This paper interprets a dictum of Yatsuka Ishihara, "I believe that it is crucial for haiku to tell about the truth as if it were false." Mr. Ishihara was a great haiku sensei in Japan. He was very kind and generous to American delegates to the Haiku Society of America-Haiku International Asssociation meeting in Tokyo some years ago. His friends and admirers were saddened by his death in the following year.
The title quotation originated in Mr. Ishihara’s talk at the HSA-HIA Conference in Chicago that preceded the Tokyo Conference. Gallagher missed that event, but heard him provide an expanded version of the statement. In responding to a request for an explanation, Mr. Ishihara elaborated on his earlier dictum. He spoke in an deliberate style that sounded to me much like chanting. While "Tell about the truth as if it were false" has the appearance, perhaps, of a Zen koan, Ishihara clearly was trying to tell American haiku poets something very meaningful to him, and Gallagher hopes he has understood it.
What he believes Ishihara means is that haiku should be more than inscriptions of natural scenes, that the best haiku will go beyond and in a humorous way exaggerate the literal truth. In his statement the "as if it were false" means to use language in a way that cannot possibly be taken by the reader as literally true. His admonition is not for the use of metaphor, but rather hyperbole, the figure of speech that denotes extravagant exaggeration or depicting the impossible as real.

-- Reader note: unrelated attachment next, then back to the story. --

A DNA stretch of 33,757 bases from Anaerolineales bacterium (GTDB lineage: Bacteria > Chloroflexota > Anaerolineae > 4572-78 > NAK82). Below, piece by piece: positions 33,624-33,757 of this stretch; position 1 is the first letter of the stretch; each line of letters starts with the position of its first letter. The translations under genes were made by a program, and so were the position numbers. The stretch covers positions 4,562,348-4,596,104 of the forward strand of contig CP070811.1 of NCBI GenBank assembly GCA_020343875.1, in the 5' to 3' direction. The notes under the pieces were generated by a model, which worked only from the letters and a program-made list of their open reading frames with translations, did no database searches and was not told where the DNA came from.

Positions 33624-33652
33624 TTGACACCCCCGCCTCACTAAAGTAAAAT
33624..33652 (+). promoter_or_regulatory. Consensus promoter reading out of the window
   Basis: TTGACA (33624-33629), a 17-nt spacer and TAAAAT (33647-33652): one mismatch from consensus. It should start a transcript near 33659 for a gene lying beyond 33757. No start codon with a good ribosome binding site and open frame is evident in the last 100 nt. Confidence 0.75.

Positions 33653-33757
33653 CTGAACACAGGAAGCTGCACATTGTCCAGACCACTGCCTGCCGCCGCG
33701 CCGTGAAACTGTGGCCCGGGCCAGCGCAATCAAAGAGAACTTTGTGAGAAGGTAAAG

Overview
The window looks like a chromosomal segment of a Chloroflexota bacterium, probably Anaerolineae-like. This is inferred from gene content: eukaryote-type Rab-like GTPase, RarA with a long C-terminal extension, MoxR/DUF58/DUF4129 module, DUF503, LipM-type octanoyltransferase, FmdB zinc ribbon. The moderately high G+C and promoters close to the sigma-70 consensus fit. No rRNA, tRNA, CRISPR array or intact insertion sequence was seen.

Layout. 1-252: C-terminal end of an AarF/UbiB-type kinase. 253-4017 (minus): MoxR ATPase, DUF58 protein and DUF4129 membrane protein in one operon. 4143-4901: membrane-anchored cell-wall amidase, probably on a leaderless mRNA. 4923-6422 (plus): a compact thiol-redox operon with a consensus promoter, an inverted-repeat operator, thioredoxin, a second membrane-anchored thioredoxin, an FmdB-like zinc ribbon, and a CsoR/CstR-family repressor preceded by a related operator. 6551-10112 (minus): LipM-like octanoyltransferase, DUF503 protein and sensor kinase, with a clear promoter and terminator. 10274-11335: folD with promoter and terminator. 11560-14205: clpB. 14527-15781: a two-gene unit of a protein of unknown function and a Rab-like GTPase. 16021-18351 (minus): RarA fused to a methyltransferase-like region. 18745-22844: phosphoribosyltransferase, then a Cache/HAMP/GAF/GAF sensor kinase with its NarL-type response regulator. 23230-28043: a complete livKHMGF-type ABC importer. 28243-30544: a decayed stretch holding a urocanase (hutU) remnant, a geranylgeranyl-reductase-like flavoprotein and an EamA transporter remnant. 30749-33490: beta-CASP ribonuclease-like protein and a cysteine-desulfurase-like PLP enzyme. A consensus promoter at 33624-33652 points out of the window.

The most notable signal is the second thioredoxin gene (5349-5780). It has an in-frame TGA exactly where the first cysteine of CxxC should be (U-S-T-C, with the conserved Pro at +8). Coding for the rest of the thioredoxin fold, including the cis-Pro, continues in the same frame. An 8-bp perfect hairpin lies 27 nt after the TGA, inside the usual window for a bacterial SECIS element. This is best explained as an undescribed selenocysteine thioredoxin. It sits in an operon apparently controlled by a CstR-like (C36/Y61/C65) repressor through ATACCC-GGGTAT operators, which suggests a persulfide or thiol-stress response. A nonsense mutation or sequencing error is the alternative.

Patrick Gallagher has contributed to many haiku books and publications as an essayist, poet, editor, designer, and/or production manager. Patrick has been active continuously in haiku since the early 1990's. He has served as president of the Haiku Poets of Northern California, and for many years on the executive committee of that group and of the Yuki Teikei Haiku Society. In addition, he was a featured poet at two of the Haiku Poets of Northern California's Two Autumns readings, with work appears in A Path to the Sea [with Dan Brady, Helen K. Davie, and Evelyn Hermann-- edited by Christopher Herold] (Two Autumns Press, 1996); and If I Met Basho [with Pamela Miller Ness, Laurie Stoelting, and Karma Tenzing Wanchuk--edited by w. f. owen] (Two Autumns Press, 2005). A collection of his poems and those of three other poets placed first for anthology in the National Haiku Book Awards for 2005.